Keep it simple, that’s the message from Nick Brook of Calabrio when it comes to forecasting for multi-channel. Here are his top five tips.
Customers expect service wherever and whenever they want it and in the channel of their choice – by phone, email, Chat, SMS and social media. What’s more, they want consistency across all channels. This customer requirement for an omni-channel experience has typically been a challenge for workforce management but it doesn’t have to be that way. Having the right number of agents in the right place, at the right time is easier than you think. It’s a case of remembering the basics and keeping it simple.
It’s about a robust forecasting process and for the best results follow this five-step approach:
Understanding and validating historical data is critical, whatever the channel. Modern workforce management (WFM) solutions capture huge amounts of data to create a library of valuable information. Use it to spot deviations from normal events such as unexpected spikes in call volumes or even different average handling time (AHT) patterns. The first step to creating meaningful forecasts is to eliminate these ‘out of the ordinary’ events and focus on what usually happens during typical demand periods in all channels.
The next step is to revisit the ‘out of the ordinary’ events that can adversely impact the efficiency of the contact center such as systems outages, negative comments on social media or news in the press. WFM technology helps to flatten the common spikes in demand. For example known “outliers” such as Christmas and Black Friday, which happen every year but on a different date can be made ‘special events’. Planners and forecasters simply tap into the powerful integration capabilities of automated WFM solutions to gather accurate data from diary and CRM applications in real-time and pinpoint these special events easily and quickly.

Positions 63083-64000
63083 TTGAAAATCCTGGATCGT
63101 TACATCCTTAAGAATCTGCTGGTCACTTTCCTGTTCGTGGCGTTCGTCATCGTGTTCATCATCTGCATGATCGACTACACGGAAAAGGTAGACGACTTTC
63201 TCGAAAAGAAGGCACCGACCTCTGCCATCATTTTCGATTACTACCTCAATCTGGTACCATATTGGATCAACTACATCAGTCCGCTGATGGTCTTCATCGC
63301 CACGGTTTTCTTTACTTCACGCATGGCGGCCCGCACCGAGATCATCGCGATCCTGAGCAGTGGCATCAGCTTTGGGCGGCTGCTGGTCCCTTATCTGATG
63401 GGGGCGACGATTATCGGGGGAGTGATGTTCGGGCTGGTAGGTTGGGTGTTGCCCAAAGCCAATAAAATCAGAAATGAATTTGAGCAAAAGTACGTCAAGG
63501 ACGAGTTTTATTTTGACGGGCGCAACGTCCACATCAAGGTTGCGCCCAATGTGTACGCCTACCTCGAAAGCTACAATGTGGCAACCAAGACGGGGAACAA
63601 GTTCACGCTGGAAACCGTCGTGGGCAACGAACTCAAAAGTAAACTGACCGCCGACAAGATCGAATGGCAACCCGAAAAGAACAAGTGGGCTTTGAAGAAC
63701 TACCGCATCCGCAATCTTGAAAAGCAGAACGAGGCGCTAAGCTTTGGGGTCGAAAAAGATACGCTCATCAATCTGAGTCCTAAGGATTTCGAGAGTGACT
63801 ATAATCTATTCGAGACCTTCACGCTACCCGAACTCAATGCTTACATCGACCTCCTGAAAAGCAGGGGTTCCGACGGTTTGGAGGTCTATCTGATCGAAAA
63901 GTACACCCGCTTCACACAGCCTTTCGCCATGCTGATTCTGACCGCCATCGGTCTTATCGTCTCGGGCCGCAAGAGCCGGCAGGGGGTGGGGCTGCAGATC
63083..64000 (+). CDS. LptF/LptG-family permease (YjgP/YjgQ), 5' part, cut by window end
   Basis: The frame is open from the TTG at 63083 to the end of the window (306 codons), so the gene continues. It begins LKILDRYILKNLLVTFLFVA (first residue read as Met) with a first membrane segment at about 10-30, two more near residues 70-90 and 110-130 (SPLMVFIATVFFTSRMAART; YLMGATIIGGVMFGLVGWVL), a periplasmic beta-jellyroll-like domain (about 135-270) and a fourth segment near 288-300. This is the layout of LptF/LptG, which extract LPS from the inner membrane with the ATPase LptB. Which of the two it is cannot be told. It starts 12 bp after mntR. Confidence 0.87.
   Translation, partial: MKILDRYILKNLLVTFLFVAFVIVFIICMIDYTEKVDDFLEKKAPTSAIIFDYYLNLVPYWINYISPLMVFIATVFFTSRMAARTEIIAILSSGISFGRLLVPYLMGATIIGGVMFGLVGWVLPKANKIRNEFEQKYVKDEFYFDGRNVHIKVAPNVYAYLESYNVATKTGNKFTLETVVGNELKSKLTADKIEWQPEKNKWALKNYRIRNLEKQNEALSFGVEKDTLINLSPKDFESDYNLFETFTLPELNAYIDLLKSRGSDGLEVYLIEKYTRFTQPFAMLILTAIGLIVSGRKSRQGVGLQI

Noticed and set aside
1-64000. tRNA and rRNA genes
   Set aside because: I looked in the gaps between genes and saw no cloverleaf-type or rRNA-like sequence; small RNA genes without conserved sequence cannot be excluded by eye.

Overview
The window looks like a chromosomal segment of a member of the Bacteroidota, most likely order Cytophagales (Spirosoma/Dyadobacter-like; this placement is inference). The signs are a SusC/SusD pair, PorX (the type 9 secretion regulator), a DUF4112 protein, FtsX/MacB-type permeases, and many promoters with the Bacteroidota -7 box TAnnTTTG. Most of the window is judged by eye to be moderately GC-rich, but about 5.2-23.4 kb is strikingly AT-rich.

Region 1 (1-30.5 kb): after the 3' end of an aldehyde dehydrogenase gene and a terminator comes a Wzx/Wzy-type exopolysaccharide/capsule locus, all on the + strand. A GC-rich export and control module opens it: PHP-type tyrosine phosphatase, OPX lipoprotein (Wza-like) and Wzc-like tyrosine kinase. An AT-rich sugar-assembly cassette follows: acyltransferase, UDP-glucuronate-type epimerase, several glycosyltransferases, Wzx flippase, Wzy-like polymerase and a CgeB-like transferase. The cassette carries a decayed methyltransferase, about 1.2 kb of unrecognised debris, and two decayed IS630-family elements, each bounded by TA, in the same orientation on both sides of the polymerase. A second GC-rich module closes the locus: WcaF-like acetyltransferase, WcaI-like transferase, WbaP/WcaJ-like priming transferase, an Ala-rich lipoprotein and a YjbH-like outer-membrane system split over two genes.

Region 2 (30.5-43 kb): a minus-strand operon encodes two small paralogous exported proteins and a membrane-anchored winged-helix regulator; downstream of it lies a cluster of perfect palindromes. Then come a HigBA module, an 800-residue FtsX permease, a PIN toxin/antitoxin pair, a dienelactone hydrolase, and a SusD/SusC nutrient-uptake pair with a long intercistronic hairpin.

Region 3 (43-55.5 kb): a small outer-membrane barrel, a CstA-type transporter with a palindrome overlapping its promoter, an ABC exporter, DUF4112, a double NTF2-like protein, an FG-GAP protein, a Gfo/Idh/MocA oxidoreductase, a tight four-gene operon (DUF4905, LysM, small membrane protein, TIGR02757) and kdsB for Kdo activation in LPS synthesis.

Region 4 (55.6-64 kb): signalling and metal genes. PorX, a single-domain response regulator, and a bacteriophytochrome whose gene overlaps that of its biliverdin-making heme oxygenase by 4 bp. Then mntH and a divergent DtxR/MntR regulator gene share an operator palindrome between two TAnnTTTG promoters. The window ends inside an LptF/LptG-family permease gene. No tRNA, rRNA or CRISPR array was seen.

WFM solutions flag up trends based on historical data, which planners can choose to acknowledge or they can generate new forecasts by month, week or by the day. These forecasts should be based on knowledge of upcoming activities such as new marketing campaigns or future changes in business operations. To introduce a new channel rather than second-guessing what’s required, simply use historical data from well-established similar channel types to make sound forecasting decisions.
Once you’ve created longer-term forecasts concentrate on daily forecasting to support flexible planning on the go. Intra-day scheduling allows planners to reschedule the contact center workforce during the day based on fluctuating arrival patterns for all types of enquiry and all channels while factoring in shrinkage ie events that take agents away from the frontline such as unexpected sickness, time off, ad-hoc breaks or training. What is more, planners can be confident that service levels are met because WFM ensures the right people are skilled and scheduled to handle the calls and tasks needed to achieve this.
Always be prepared for the unexpected such as weather conditions that prevent agents from getting to the office or major systems outages. Remember to incorporate buffers to allow for unexpected spikes in activity and unplanned absences. The latest forecasting technology enables planners to conduct ‘what if’ scenarios for all possible eventualities across all channels, making WFM a strategic forecasting tool and an intrinsic part of business continuity planning.
With pressure on to do more with less and still deliver an exceptional customer experience, it’s tempting to cut a few corners. This is a fatal mistake and can unravel all the good work you’ve achieved. A few simple housekeeping rules like keeping records of previous forecasts, building both operational and business changes into forecasts, networking with other parts of the organization consistently and on a regular basis will make all the difference. You’ll be rewarded with better contact center performance and customer satisfaction on all channels, all year round.
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